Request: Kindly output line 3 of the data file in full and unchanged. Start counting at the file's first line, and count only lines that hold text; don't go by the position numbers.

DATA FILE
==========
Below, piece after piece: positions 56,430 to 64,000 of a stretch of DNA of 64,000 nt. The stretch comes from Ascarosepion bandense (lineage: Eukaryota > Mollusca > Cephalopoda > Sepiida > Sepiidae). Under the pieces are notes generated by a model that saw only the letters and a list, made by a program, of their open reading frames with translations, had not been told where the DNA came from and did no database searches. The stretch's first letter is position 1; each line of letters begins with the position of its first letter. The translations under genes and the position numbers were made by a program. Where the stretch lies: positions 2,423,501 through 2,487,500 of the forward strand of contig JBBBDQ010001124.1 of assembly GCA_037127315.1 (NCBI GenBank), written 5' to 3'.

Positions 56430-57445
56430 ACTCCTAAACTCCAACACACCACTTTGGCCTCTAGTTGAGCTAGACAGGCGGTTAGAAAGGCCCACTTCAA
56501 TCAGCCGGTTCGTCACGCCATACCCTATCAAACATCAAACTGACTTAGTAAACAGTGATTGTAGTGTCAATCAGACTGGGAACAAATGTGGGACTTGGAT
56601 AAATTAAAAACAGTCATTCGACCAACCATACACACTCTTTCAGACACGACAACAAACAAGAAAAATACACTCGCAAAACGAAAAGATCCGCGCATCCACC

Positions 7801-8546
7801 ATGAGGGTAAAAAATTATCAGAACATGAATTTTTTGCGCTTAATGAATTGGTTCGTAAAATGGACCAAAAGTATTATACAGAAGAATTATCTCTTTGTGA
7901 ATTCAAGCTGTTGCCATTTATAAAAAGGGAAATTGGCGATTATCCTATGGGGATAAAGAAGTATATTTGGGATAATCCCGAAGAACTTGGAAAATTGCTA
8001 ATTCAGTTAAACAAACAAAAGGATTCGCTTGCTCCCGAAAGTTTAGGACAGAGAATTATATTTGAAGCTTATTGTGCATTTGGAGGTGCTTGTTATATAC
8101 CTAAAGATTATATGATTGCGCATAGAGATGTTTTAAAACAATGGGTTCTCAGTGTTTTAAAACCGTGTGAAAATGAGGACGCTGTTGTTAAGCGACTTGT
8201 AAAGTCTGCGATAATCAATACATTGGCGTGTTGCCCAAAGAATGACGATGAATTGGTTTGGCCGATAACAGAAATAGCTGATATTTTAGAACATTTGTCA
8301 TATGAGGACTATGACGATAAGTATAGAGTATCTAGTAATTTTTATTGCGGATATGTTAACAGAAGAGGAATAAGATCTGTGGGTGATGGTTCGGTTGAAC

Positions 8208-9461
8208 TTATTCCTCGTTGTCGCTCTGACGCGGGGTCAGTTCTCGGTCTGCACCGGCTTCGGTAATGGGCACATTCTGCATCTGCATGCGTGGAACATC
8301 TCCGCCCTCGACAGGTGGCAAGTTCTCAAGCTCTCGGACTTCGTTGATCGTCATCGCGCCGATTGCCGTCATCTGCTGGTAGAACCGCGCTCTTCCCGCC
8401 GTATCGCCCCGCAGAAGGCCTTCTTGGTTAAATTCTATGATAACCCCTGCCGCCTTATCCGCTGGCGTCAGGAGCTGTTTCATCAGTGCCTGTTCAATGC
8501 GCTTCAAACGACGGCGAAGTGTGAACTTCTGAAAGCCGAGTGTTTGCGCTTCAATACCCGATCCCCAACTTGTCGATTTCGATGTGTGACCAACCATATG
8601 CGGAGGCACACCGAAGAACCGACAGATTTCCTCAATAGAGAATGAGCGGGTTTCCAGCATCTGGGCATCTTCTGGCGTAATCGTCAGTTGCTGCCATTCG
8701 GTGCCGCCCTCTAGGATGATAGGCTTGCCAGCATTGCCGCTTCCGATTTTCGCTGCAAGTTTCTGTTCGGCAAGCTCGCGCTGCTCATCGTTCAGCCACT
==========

56430 ACTCCTAAACTCCAACACACCACTTTGGCCTCTAGTTGAGCTAGACAGGCGGTTAGAAAGGCCCACTTCAA